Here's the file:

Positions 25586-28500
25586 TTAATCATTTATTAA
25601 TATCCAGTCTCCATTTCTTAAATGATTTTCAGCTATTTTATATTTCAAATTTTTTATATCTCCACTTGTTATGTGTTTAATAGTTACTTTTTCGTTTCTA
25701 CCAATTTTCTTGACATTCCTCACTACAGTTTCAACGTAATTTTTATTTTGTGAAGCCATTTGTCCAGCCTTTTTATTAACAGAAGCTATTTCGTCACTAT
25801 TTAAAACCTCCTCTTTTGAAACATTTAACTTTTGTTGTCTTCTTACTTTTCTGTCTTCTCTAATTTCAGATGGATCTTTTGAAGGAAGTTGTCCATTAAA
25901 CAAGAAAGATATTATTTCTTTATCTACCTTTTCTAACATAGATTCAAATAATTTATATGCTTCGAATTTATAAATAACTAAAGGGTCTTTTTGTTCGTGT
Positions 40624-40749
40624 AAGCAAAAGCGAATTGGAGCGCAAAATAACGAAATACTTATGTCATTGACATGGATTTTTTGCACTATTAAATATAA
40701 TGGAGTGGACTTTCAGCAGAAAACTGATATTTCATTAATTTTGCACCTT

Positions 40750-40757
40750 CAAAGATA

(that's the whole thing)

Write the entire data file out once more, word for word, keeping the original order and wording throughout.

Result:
Positions 25586-28500
25586 TTAATCATTTATTAA
25601 TATCCAGTCTCCATTTCTTAAATGATTTTCAGCTATTTTATATTTCAAATTTTTTATATCTCCACTTGTTATGTGTTTAATAGTTACTTTTTCGTTTCTA
25701 CCAATTTTCTTGACATTCCTCACTACAGTTTCAACGTAATTTTTATTTTGTGAAGCCATTTGTCCAGCCTTTTTATTAACAGAAGCTATTTCGTCACTAT
25801 TTAAAACCTCCTCTTTTGAAACATTTAACTTTTGTTGTCTTCTTACTTTTCTGTCTTCTCTAATTTCAGATGGATCTTTTGAAGGAAGTTGTCCATTAAA
25901 CAAGAAAGATATTATTTCTTTATCTACCTTTTCTAACATAGATTCAAATAATTTATATGCTTCGAATTTATAAATAACTAAAGGGTCTTTTTGTTCGTGT
Positions 40624-40749
40624 AAGCAAAAGCGAATTGGAGCGCAAAATAACGAAATACTTATGTCATTGACATGGATTTTTTGCACTATTAAATATAA
40701 TGGAGTGGACTTTCAGCAGAAAACTGATATTTCATTAATTTTGCACCTT

Positions 40750-40757
40750 CAAAGATA